Gold Nanoparticles Use in Prostate Cancer

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Prostate cancer is one of the top four most common cancers globally. The increased use of testing has led to a greater number of cases being detected and requiring treatment. New treatment shows promising outcomes for men diagnosed with low or immediate-risk prostate cancer.

Prostate Cancer Cells

Image Credit: Kateryna Kon/

Using Gold Nanoparticles to Treat Prostate Cancer

A novel pilot clinical trial using a “nanoparticle-based photothermal cancer therapy” has been produced by a team of researchers at the Icahn School of Medicine, Mount Sinai, New York.

Prostate cancer is one of the most common types of non-skin cancers after lung, breast, and colorectal cancer, affecting approximately 1 in 10 men across their lifetime.

Due to being located next to several vital structures such as the urethra, blood vessels, and nerves, treating prostate cancer and avoiding inflicting harm to such structures can be difficult.

Based on this, the researchers aimed to explore alternative treatments that would be efficacious in treating cancer while causing minimal harm to the surrounding structures.

Therefore, they devised a treatment of gold-silica nanoparticles which, when provided as a localized treatment to the prostate cancer, could absorb near-infrared light at wavelengths that can penetrate biological tissues.

The gold nanoparticles are well renowned for their ability to absorb light, a property known as plasmon resonance, and can help reduce the side effects experienced by the therapy.

How Does it Work?

The researchers noted that biocompatible nanoparticles can turn the light absorbed into heat. This localized generation of heat can then help kill the targeted tumor cells, decreasing the tumor’s overall size without damaging adjacent healthy cells.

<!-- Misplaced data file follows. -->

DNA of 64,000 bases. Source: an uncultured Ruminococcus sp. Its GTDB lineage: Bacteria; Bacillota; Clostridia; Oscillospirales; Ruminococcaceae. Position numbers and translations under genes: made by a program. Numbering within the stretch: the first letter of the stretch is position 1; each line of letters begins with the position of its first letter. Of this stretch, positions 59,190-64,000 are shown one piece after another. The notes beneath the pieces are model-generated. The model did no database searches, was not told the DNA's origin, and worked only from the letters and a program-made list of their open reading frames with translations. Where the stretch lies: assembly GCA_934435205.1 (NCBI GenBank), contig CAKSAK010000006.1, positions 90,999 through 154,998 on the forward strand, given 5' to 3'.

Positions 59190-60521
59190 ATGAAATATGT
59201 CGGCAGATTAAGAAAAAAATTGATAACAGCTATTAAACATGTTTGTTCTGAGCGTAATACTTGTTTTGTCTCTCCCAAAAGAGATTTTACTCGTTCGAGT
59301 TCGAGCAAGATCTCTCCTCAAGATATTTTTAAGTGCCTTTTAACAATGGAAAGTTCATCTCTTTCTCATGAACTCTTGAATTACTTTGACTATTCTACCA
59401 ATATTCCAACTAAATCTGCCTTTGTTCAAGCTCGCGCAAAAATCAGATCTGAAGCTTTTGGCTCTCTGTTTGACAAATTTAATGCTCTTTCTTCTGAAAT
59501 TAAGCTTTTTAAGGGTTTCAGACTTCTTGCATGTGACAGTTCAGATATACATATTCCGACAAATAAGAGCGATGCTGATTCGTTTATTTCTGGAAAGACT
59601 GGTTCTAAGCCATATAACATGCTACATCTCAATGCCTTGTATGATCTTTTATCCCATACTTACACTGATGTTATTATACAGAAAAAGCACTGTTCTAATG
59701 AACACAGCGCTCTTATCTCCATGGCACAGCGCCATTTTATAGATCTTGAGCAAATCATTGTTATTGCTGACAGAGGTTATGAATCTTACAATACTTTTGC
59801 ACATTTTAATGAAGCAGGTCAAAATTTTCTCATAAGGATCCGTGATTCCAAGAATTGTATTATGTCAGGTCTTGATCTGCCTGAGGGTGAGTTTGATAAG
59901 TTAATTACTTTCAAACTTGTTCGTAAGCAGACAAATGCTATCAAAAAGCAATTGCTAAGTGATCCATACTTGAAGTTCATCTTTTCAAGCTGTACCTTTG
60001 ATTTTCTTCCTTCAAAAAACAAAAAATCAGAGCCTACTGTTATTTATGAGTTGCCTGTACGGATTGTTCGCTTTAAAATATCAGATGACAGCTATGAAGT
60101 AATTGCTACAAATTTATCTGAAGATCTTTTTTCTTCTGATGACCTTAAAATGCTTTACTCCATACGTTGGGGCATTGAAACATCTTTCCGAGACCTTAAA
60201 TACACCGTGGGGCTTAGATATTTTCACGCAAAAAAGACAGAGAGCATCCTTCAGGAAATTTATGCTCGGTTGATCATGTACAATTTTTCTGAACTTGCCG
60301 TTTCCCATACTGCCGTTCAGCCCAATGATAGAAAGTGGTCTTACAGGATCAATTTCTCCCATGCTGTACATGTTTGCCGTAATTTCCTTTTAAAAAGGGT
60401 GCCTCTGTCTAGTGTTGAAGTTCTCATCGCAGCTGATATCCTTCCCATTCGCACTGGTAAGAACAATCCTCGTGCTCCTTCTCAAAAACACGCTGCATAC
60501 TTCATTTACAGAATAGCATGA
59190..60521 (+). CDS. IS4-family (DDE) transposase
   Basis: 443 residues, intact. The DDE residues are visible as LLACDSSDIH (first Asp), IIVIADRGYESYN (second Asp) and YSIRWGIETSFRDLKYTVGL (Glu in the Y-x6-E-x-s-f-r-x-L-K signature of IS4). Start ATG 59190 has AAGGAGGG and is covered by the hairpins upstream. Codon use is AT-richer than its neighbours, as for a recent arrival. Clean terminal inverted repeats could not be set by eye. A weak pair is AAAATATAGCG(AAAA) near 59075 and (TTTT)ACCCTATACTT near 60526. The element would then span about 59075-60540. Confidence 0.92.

Additional beneficial effects were noted. Patients who underwent the nanoparticle therapy in addition to magnetic resonance-ultrasound fusion imaging were shown to have longer remission.

To test the effectiveness of the therapy, the researchers recruited 16 males aged between 58 and 79-years old who were diagnosed with either a low or immediate-risk prostate cancer.

All patients were administered intravenous infusions of the gold nanoparticles alongside a course of laser ablation. The growth of the prostate tumor was analyzed using a multiparametric MRI at two intervals: 48 and 72 hours following the initiation of the therapy.

Biopsies were also collected from the patients at 3-and 12-months post-therapy, in addition to the participants undergoing a 12-core systematic biopsy 12 months post-therapy.

Gold Nanoparticles

Image Credit: Kateryna Kon/


The researchers found that in 94% of the patients, administration of the gold silica nanoparticle therapy resulted in a more effective local reduction of the tumor.

In terms of practicality and safety, the treatment was considered a safe and feasible therapeutic option for males diagnosed with low or immediate-risk prostate cancer that had not yet spread to other organs. No adverse complications or genito-urinary side effects were observed.


The researchers noted that the pilot provides evidence that the use of “GSN-directed laser excitation and ablation” is a technically feasible and safe therapeutic option to treat localized prostate tumors.